Long-term care (LTC) must be carefully delineated when expenditures are compared across countries because how LTC services are defined and delivered differ in each country. LTC’s objectives are to compensate for functional decline and mitigate the care burden of the family. Governments have tended to focus on the poor but Germany opted to make LTC universally available in 1995/1996. The applicant’s level of dependence is assessed by the medical team of the social insurance plan. Japan basically followed this model but, unlike Germany where those eligible may opt for cash benefits, they are limited to services. Benefits are set more generously in Japan because, prior to its implementation in 2000, health insurance had covered long-stays in hospitals and there had been major expansions of social services. These service levels had to be maintained and be made universally available for all those meeting the eligibility criteria. As a result, efforts to contain costs after the implementation of the LTC Insurance have had only marginal effects. This indicates it would be more efficient and equitable to introduce public LTC Insurance at an early stage before benefits have expanded as a result of ad hoc policy decisions.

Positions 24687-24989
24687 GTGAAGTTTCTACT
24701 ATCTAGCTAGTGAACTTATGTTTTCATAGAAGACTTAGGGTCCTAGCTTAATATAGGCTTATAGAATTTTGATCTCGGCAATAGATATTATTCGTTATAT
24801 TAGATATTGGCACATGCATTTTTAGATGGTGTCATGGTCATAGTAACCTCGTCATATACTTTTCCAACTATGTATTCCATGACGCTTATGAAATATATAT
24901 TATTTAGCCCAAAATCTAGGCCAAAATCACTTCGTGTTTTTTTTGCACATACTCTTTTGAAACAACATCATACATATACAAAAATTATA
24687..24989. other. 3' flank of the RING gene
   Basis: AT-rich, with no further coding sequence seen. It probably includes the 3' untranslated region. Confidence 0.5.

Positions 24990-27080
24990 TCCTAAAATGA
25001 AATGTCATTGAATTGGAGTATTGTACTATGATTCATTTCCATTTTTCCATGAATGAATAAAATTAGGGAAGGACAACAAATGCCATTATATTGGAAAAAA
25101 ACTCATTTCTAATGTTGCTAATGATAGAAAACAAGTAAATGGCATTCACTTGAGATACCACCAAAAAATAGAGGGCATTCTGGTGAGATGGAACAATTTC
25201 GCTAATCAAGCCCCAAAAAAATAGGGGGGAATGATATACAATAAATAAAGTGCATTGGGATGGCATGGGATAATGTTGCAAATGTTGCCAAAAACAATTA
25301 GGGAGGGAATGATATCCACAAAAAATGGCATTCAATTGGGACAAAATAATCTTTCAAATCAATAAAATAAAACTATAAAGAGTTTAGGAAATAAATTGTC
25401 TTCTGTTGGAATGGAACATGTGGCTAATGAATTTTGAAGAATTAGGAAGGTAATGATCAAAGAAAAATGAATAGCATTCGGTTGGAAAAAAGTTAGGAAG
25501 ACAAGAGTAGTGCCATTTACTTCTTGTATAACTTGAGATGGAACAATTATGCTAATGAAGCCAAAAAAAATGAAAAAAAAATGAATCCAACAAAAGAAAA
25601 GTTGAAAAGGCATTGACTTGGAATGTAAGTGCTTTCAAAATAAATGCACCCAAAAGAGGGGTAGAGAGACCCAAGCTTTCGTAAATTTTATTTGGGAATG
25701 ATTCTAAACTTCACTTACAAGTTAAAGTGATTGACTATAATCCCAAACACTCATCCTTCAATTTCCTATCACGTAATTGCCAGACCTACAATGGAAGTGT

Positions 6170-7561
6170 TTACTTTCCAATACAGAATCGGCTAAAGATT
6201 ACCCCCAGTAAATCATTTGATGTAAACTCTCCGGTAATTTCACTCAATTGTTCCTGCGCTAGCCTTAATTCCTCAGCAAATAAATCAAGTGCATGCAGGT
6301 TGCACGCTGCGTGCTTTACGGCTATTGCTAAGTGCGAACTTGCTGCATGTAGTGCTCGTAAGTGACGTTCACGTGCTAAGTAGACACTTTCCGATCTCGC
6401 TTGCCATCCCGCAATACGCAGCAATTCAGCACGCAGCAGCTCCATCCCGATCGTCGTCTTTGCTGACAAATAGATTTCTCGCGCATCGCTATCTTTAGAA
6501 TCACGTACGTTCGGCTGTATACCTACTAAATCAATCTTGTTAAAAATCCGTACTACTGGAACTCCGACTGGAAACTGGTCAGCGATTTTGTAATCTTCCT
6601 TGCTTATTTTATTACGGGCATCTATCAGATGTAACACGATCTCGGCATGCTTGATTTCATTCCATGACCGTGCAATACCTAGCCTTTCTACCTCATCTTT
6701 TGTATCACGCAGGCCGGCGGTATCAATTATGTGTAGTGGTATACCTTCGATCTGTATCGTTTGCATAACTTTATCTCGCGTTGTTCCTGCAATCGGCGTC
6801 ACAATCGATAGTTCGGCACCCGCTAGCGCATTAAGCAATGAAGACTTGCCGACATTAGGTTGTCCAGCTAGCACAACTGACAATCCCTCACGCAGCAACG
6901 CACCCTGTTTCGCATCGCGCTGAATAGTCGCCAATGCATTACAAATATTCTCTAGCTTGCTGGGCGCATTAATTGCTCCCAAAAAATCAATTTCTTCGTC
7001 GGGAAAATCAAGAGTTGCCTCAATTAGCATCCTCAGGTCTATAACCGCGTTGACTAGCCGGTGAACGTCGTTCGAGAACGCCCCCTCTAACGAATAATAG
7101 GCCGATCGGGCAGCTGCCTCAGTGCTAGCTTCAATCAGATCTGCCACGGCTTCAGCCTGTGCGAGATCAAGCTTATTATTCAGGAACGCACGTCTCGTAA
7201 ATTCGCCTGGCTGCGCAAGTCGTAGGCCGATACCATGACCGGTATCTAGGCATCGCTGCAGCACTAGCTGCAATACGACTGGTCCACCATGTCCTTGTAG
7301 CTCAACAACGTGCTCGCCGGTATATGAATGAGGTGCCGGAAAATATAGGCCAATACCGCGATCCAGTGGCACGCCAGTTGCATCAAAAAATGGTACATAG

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              The Long-Term Care Insurance System in Japan: Past, Present, and Future